Clinical investigations were performed locally by the occupational medical department of the refinery after being instructed by external staff of the department of prevention and sports medicine of the Technical University of Munich, Germany. These examinations were performed at baseline (V1) before the seminar, after three months (V2) and after 12 months (V3) (Fig. 1). As a primary parameter, endothelial function was measured by finger plethysmography (©EndoPAT, itamar, Italy) after induction by upper-arm occlusion and changes were expressed as Reactive-Hyperaemia-Index (RHI) . Secondary parameters included vascular function parameters CAVI (Cardio-Ankle-Vascular-Index), ABI (Ankle-Brachial-Index) and AI (Augmentation Index). Moreover, maximal exercise capacity (Watt/kg) was assessed by bicycle ergometry at V1 and V3. Anthropometric parameters (body weight, body-fat and waist-circumference) and systolic as well as diastolic blood pressure was assessed at all three time-points. Clinical chemistry at all three time-points included inflammatory and metabolic parameters, e.g. blood glucose, HbA1c, total cholesterol, HDL, LDL, triglycerides, C-reactive protein and Omega-3-Index . Also, lifestyle and health status were assessed by questionnaire at V1, V2, and V3. The PROCAM (Prospective Cardiovascular Munster) score  was calculated to predict and evaluate the 10-year cardiovascular risk. Data from the baseline and after twelve months are reported in this manuscript.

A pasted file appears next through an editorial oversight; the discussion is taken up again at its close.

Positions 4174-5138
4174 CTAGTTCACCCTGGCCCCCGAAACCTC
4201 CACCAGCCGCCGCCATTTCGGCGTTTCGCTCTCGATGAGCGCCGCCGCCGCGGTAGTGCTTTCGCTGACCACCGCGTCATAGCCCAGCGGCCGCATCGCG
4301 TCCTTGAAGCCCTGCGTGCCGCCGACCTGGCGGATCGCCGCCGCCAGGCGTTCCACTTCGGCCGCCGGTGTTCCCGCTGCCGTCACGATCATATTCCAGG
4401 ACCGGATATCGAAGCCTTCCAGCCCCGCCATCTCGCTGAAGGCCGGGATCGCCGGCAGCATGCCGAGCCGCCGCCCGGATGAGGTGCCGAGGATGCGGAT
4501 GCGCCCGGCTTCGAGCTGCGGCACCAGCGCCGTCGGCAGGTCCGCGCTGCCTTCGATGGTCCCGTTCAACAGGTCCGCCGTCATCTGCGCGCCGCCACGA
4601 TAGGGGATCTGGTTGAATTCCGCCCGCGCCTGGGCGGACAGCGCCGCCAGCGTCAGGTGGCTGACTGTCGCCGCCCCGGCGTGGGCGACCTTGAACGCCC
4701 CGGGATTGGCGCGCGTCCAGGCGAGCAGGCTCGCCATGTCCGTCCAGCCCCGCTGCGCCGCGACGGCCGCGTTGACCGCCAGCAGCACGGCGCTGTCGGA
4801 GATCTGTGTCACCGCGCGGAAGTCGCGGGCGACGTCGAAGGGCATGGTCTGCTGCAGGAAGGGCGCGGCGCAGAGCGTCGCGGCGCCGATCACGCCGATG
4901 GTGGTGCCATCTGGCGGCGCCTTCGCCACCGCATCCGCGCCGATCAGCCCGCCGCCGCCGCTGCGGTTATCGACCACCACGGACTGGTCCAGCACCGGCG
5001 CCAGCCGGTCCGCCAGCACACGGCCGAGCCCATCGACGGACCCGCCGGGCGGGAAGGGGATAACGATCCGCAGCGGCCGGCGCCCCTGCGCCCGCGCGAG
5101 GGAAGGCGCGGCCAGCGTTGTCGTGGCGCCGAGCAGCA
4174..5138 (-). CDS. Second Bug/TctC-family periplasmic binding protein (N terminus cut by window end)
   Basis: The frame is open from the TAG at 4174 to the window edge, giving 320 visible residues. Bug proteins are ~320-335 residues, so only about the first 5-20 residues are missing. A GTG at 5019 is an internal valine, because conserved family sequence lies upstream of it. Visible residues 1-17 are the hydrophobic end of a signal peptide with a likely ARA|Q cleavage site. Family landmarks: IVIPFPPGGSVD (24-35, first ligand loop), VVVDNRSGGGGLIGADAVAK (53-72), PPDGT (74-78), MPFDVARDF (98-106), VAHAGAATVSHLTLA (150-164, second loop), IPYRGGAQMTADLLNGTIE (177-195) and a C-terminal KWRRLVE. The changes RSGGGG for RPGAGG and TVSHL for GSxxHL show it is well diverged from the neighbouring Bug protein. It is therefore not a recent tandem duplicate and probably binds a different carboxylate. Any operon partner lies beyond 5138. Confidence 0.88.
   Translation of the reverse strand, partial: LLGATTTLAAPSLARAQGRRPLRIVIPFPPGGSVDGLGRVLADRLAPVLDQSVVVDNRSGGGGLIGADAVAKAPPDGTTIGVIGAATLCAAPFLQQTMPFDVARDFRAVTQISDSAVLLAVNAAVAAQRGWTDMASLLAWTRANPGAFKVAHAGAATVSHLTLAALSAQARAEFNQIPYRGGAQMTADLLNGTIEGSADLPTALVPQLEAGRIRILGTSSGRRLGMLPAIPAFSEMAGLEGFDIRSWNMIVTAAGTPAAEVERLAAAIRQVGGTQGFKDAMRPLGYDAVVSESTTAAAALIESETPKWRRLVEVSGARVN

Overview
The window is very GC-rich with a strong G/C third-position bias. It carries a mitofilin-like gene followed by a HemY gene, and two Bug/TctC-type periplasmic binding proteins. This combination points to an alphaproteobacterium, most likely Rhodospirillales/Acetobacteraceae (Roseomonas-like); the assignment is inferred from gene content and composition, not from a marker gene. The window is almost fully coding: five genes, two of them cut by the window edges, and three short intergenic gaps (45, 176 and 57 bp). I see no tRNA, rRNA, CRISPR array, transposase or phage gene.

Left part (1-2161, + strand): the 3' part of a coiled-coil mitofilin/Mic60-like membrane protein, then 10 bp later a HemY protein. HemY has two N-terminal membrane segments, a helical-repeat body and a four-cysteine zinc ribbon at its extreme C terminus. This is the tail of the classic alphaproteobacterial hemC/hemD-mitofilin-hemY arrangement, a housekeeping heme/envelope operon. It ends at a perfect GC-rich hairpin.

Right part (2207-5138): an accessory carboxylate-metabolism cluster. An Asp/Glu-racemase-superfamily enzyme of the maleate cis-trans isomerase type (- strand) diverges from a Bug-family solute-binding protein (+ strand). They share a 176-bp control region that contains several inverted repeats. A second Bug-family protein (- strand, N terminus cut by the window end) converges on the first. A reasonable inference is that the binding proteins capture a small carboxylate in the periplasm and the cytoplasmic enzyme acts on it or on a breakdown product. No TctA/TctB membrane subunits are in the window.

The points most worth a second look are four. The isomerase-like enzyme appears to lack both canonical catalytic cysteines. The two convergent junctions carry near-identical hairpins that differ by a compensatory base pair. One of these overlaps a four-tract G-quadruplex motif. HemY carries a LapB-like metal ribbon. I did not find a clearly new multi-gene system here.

This is a prospective, mono-centre, non-controlled intervention study. Data was analysed in an exploratory manner. Descriptive statistics were performed reporting mean values, median, standard deviation, minimal and maximal values as well as number of patients per analysis. Since sample size was sufficiently large (n > 30) to obtain asymptotically robust results, Student’s t-test for paired samples was applied to assess mean changes in outcome measures between baseline and 12 months follow up. No correction of type I error probability was applied and hence, unadjusted p-values and 95% confidence intervals were reported as exploratory distance and precision indices. For statistical analysis the programme SPSS Version 26.0 for Windows was used.